The C.A.M. Report
Complementary and Alternative Medicine: Fair, Balanced, and to the Point
  • About this web log

    This blog ran from 2006 to 2016 and was intended as an objective and dispassionate source of information on the latest CAM research. Since my background is in pharmacy and allopathic medicine, I view all CAM as advancing through the development pipeline to eventually become integrated into mainstream medical practice. Some will succeed while others fail. But all are treated fairly here.

  • About the author

    John Russo, Jr., PharmD, is president of The MedCom Resource, Inc. Previously, he was senior vice president of medical communications at, a complementary and alternative medicine website.

  • Common sense considerations

    The material on this weblog is for informational purposes. It is not medical advice or counsel. Be smart, consult your health professional before using CAM.

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    Dancing to improve quality of life in old people

    Researchers at Aristotle University, in Thessaloniki, Greece, studied the effect of Greek traditional dances on quality of life.

    First, the details.

    • 111 elderly people were assigned to a treatment group for 1 hour.
      • Greek traditional dances
      • A control group that discussed and watched television
    • Well-being, psychological distress, and fatigue were measured.
    • The Subjective Exercise Experiences Scale (SEES) was used to measure positive well-being, psychological distress, and fatigue.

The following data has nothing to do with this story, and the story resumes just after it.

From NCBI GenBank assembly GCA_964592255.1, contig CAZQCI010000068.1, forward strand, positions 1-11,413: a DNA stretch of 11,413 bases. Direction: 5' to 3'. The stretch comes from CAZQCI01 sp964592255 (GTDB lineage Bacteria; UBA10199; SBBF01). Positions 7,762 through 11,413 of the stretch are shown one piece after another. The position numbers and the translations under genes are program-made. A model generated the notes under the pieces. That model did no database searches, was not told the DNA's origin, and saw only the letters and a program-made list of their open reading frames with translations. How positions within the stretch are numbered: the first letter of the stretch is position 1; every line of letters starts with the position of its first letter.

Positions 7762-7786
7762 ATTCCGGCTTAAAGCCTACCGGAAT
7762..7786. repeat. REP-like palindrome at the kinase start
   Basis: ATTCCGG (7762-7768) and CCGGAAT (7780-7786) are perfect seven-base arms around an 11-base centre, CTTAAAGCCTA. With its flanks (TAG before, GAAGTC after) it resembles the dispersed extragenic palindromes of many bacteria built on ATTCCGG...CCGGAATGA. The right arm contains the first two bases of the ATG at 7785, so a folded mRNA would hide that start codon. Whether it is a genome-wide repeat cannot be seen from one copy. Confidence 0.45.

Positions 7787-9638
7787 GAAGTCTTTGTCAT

And, the results.

    • The control group in comparison to dance group had significantly higher levels of state anxiety, psychological distress, and fatigue, and significantly lower levels of positive well-being.
    • After dancing to approximately 63% of maximum heart rate, the dance group experienced significant decreases in anxiety and psychological distress, as well as significant increases in positive well-being and fatigue.
      • There was no significant difference in the control group.

    The bottom line?

    The authors concluded, “Greek traditional dances may be used as a functional psycho-physical activity, to produce both physical and mental benefits for elderly individuals.”

    I doubt there is anything intrinsically healthy about dancing the syrto (unless all the patients are Greek). The key to success would probably be finding an activity that the older people can relate to.

    Earlier this year, researchers from France reported, “Adapted exercise programs can slow down the decline in health-related quality of life among heterogeneous, institutionalized elderly persons.

    6/12/10 21:34 JR

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